The Senate Finance Committee paved the way for stricter background checks for nursing home workers, building on a CMS pilot program and adding an extra layer of security to a vulnerable patient population.
Measure pushes stricter background checks
The provision to the Senate health bill, offered by Sen. Debbie Stabenow (D-Mich.), whose home state was one of the test sites, mirrors the Patient Safety and Abuse Prevention Act. A version of that bill was approved by the committee last year. Under the amendment, the program would expand nationwide and would put the onus on states to conduct screening and criminal history background checks and ensure that long-term-care facilities are compliant.
The stepped-up background checks would impact those workers who have direct access to patients.
Meantime, the committee also approved a measure that would bar public officials, including the heads of HHS and the National Institutes of Health, from being on the board for the proposed Patient-Centered Outcomes Research Institute. Sen. Chuck Grassley of Iowa authored the health bill amendment, which was one of the few Republican efforts that got the green light from the Democratic majority. Grassley has a long history of tightening governance rules in the not-for-profit sector. The PCORI would be charged with conducting comparative-effectiveness research.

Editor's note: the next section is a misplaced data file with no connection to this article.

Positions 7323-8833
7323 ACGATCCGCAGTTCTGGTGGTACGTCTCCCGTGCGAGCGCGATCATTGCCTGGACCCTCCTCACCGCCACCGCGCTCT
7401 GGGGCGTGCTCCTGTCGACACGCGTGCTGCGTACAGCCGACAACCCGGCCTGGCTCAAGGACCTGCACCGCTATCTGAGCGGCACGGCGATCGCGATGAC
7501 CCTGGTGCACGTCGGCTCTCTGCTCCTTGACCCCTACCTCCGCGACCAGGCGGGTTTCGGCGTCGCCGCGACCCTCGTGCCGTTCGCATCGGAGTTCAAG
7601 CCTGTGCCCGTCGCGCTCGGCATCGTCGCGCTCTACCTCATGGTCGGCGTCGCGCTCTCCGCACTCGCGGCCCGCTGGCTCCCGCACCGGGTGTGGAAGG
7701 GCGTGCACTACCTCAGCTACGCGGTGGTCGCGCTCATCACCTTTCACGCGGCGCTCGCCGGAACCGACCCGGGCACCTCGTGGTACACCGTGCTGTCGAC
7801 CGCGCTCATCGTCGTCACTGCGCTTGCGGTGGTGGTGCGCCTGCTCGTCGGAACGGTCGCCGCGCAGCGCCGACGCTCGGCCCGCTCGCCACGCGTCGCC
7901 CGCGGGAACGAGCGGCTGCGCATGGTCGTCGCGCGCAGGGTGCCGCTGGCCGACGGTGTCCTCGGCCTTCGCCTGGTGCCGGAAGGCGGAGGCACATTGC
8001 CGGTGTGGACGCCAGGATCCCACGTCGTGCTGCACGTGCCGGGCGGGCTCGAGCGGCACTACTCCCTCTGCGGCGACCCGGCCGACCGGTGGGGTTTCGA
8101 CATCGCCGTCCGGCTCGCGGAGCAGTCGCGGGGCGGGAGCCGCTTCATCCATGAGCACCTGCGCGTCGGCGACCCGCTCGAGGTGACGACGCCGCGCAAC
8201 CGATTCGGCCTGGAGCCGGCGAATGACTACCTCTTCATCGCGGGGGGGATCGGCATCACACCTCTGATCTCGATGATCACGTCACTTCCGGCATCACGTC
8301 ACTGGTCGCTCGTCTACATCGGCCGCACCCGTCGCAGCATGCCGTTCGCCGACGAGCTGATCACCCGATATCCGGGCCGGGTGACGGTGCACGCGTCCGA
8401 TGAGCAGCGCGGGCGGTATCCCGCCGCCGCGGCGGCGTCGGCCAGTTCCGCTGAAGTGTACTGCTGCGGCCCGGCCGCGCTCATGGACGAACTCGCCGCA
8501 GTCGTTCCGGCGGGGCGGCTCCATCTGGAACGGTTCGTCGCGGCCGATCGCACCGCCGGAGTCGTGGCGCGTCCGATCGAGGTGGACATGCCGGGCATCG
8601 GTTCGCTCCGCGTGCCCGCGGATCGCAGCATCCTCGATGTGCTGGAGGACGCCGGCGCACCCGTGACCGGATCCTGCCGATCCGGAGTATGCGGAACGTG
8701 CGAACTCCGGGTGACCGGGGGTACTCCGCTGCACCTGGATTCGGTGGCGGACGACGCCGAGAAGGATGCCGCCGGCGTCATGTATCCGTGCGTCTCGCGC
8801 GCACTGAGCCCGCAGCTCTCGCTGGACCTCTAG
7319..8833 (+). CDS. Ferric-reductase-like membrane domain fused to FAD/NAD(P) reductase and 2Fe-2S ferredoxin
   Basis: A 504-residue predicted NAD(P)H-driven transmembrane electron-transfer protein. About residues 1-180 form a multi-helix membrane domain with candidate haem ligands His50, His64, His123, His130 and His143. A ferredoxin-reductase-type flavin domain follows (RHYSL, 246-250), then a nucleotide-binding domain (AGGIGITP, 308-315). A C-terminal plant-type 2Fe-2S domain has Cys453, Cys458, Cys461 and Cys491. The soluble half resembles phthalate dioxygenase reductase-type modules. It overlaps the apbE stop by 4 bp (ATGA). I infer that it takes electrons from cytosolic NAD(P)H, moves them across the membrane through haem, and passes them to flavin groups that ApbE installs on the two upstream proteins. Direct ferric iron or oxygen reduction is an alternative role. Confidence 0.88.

“You got good people from outside of government that are very much involved in this process,” Grassley said. “And that's where it ought to be, in my judgment. I think that would relieve some of the concerns that some people have.”
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